Starved of money, redistricting commission closing down
June 5, 2012
• In a multi-billion dollar government, not a penny can be found
• ‘A step back into shadowed government’
The state Legislature and the governor cannot seem to find any money to keep the lights on at the nonpartisan Citizens Redistricting Commission, which drew up the first nonpartisan legislative direct maps in state history last year.
The redistricting, which is taking effect with Tuesday’s primaries, is thought to have spelled the end to so-called “safe” seats, gerrymandered by politicians to favor either the Democratic or Republican incumbent.
Now those lawmakers, some of whom are serving their last months in the Legislature, have refused to find any money to keep the commission, created by a vote of the people, going past June 30.
The voter-approved initiative creating the commission as a Constitutional agency, however, makes it clear that the commission has a continuing existence and the current commissioners have "the sole legal standing to defend any action regarding a certified map and shall inform the Legislature if it determines that funds and other resources provided for the operation of the commission are not adequate," the commission says.
"The Legislature is unquestionably responsible for providing adequate funding to defend any action regarding a certified map," says Stan Forbes, the current chairman of the Citizens Redistricting Commission. "The Legislature's decision to eliminate funding for CRC staff or to provide funding to a "host" agency for the remaining term of the commission jeopardizes its ability to respond should there be future litigation."
With the intent of minimizing costs to the state while maintaining the basic level of operational support required for the commission to fulfill its voter-approved mandates, CRC staff has inquired with multiple agencies to determine where operations might be housed while maintaining the basic level of operational support required for the commission to fulfill its voter-approved mandates.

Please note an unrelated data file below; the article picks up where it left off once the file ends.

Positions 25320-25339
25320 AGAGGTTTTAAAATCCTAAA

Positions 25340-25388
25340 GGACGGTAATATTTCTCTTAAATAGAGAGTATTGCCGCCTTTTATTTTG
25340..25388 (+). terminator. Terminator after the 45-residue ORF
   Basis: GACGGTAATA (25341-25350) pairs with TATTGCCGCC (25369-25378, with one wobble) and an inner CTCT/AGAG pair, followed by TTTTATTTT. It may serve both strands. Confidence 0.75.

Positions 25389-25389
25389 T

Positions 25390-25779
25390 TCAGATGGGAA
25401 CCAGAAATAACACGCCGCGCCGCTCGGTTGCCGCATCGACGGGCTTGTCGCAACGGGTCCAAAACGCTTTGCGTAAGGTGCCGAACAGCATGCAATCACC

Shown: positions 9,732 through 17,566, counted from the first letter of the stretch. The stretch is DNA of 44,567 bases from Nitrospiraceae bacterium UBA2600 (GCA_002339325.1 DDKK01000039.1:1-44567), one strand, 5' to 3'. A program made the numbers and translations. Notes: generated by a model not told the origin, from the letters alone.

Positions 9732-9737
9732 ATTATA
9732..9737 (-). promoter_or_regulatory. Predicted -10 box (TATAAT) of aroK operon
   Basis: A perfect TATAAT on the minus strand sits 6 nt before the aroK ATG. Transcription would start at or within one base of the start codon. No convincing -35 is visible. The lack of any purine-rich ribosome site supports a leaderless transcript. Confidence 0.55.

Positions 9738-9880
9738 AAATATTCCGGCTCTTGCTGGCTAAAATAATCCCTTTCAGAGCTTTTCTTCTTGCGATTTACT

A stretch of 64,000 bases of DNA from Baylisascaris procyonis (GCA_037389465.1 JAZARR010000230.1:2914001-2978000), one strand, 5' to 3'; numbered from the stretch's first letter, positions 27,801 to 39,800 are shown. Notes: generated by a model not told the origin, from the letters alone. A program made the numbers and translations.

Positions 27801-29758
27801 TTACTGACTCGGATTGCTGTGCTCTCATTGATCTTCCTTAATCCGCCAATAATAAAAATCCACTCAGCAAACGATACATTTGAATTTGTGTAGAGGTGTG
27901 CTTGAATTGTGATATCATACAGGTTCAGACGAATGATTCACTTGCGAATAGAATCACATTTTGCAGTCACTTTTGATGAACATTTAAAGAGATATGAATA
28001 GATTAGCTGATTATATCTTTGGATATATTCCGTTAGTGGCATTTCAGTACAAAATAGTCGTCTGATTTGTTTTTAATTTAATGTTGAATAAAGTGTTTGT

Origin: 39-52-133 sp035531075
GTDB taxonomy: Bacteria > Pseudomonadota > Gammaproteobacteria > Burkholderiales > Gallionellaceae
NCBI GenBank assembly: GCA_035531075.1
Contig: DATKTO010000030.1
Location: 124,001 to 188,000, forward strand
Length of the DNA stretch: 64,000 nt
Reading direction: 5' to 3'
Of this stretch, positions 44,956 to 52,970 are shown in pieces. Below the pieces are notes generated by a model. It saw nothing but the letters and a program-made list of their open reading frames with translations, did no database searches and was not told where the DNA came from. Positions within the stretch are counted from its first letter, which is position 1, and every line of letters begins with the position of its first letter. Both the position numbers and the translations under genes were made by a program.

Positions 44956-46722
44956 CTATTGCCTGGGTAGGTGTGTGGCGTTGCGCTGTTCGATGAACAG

In each instance the contacted agencies have declined the request, with the final refusal delivered May 30, just one month prior to the day the Commission's own staff will be eliminated due to defunding by the Legislature.
Neither the original voter-approved initiative that created the Citizens Redistricting Commission, Proposition 11, nor the subsequent voter-approved initiative, Proposition 20, designates a host agency or even contemplated independent operations being defunded by the Legislature.
"The commission needs to be able to maintain the CRC website, www.wedrawthelines.ca.gov, to preserve the basic level of transparency that the citizens of California deserve and have come to expect, especially in light of the referendum this November," says Mr. Forbes. "No other agency has comprehensive informational resources available to the public and restricting the commission now by defunding it and not providing a host agency is a step back into shadowed government."